If the investor had forgone some of his Roth contributions in order to contribute to a 401(k) or traditional IRA, he would have increased his taxable income in his low tax bracket years in exchange for reducing his taxable income during his high tax bracket years. That sounds like a good trade-off to me.

How to Tax Diversify

Because of all the variables involved, there’s no way to know precisely which breakdown of tax-deferred, tax-free, and taxable accounts is best. The strategy I suggest for most investors is to allocate their investment dollars in the following order:

  1. Take full advantage of your employer’s 401(k) match,
  2. Max out your Roth IRA,
  3. Go back to your 401(k) and max it out,
  4. Invest in taxable accounts.

This way you’ll be taking advantage of your employer-provided match, taking advantage of the low-cost investment options in an IRA (as compared to the high-cost funds frequently offered in a 401k), and achieving tax diversification all at once.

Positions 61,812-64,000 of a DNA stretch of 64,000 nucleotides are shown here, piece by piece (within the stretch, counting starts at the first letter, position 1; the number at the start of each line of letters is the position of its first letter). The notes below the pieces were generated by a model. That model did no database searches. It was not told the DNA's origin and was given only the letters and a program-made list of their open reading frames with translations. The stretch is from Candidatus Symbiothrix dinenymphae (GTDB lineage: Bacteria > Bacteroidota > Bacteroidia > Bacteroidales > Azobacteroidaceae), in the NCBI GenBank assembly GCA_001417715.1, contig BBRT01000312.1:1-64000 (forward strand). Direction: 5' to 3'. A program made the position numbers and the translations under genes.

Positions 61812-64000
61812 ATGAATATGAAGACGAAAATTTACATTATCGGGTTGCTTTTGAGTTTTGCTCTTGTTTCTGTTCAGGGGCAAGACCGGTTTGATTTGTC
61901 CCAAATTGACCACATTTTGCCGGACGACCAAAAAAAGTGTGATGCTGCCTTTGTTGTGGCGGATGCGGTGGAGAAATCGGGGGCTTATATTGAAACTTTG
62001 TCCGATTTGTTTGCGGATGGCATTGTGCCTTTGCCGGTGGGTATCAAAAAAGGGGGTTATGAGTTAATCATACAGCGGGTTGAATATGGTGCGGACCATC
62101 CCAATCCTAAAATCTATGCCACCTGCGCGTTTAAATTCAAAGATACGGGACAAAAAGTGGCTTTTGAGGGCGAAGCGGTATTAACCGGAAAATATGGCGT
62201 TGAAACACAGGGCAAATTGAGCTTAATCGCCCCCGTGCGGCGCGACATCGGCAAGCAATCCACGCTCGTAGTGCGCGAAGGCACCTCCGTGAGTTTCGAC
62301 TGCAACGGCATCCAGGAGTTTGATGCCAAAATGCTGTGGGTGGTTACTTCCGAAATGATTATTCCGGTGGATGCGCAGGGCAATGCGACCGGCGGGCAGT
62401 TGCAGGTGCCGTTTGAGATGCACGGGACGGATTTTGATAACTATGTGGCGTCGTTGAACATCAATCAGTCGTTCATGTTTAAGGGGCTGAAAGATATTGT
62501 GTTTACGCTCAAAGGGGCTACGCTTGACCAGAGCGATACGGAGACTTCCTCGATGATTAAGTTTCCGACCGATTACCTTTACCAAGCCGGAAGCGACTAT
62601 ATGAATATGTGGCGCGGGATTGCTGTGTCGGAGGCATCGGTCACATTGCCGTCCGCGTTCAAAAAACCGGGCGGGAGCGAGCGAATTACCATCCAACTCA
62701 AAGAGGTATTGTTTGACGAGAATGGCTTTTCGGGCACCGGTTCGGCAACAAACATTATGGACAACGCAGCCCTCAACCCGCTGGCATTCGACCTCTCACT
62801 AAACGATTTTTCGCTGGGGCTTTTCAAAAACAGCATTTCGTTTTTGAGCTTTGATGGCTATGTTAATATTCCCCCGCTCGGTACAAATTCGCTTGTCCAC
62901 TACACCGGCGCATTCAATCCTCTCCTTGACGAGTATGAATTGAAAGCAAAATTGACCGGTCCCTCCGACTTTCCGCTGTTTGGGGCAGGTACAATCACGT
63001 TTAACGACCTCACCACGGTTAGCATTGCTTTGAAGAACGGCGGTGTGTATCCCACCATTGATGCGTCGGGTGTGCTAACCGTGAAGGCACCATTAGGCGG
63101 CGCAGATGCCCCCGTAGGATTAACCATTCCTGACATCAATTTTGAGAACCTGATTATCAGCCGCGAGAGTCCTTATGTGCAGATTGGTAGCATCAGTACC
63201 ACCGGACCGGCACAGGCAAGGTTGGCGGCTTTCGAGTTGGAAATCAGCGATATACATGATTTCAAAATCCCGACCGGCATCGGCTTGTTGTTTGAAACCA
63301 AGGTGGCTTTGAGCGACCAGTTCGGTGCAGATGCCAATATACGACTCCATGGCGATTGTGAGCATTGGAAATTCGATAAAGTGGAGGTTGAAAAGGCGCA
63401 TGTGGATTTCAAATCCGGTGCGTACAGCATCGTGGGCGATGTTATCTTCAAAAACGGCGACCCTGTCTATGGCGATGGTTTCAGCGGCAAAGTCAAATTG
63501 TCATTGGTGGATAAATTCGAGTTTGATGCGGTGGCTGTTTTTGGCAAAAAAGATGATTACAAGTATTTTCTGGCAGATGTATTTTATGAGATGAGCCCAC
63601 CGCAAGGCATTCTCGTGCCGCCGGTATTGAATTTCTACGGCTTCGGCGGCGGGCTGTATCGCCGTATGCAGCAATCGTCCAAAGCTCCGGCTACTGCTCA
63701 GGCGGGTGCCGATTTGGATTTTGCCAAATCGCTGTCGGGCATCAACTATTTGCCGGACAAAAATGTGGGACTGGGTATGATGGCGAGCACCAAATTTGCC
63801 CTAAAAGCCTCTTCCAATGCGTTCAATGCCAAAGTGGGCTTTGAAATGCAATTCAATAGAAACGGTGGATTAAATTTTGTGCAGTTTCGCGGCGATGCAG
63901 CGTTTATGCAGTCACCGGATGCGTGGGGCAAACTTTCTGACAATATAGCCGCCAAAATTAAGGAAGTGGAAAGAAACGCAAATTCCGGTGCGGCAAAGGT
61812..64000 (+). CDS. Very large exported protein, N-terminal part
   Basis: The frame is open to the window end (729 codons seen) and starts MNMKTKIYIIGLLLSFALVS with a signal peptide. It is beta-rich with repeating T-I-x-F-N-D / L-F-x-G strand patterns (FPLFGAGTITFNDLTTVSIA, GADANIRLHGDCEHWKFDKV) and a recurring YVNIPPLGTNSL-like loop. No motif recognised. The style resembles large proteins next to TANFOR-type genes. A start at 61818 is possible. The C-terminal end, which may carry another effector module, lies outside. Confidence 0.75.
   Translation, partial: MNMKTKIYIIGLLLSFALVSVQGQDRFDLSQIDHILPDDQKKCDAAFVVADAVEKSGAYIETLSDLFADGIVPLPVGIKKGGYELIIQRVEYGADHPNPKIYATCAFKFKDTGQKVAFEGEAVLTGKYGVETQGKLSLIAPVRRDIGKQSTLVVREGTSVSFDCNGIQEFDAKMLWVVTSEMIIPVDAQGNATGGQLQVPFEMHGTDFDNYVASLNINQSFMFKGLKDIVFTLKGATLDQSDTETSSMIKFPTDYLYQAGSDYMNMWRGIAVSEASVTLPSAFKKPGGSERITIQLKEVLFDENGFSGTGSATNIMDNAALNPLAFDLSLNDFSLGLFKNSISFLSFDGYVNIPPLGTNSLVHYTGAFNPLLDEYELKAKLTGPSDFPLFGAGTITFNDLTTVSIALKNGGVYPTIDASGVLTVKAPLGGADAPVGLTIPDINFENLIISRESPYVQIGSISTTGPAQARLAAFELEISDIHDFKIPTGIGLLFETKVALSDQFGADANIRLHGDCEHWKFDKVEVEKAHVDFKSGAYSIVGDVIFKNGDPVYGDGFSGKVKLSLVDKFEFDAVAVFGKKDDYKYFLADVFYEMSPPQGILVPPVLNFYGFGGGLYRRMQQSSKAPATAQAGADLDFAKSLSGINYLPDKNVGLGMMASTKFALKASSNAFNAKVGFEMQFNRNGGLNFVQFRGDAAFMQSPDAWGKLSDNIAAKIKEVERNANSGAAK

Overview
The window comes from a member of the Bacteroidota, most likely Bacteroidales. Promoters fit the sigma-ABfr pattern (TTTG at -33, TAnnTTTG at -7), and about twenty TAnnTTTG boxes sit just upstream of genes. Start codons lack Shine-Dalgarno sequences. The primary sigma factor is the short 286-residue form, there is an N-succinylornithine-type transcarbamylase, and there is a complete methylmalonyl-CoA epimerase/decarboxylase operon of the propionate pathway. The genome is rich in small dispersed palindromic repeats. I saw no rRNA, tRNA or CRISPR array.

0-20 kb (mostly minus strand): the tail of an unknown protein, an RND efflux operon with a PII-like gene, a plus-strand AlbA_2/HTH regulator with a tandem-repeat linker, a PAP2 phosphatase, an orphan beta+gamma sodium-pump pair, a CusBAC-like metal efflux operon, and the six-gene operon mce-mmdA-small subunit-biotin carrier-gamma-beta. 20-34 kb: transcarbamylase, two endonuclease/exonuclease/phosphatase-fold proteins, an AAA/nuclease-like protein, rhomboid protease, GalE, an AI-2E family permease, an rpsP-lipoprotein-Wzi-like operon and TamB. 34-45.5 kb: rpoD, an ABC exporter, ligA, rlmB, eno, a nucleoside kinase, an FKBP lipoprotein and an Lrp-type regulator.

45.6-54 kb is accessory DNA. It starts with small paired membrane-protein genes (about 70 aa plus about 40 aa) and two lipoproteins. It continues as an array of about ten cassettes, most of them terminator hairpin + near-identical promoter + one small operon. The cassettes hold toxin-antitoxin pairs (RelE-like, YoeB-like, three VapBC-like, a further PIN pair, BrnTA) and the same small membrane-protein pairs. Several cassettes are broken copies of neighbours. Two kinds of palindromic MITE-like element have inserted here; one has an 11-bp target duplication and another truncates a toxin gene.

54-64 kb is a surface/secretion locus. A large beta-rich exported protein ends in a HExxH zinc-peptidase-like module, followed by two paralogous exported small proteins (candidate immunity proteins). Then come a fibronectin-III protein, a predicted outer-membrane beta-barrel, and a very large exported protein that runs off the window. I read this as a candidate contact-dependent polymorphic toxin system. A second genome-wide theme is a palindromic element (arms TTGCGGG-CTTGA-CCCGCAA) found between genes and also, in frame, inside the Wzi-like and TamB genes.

About Investing Made Simple

Mike Piper is the author of Investing Made Simple: Index Fund Investing and ETF Investing Explained in 100 Pages or Less. The book explained the following in plain-English with no technical jargon:

  • Asset Allocation: What does it mean, why is it so important, and how should you determine your own?
  • How to Pick Mutual Funds: Learn how to choose funds that are mathematically certain to outperform the majority of other mutual funds.
  • Roth IRA vs. Traditional IRA vs. 401(k): What’s the difference, and how should you choose between them?
  • Financial Advisors: Learn what to look for as well as pitfalls to avoid.
  • Frequent Investor Mistakes: Learn the most common mistakes and what you can do to avoid them.
  • Calculate Your Retirement Needs: Learn how to calculate how much you’ll need saved in order to retire.

About the Author

By , on Sep 22, 2009
Mike Piper
Mike Piper is the author of Investing Made Simple: Investing in Index Funds Explained in 100 Pages or Less. He also blogs at The Oblivious Investor.

2013 Tax Center

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2013 Important Tax and Filing Dates

Leave Your Comment (6 Comments)

  1. Mike Piper says:

    Excellent. Thank you for the suggestions. 🙂

  2. Michael Harr says: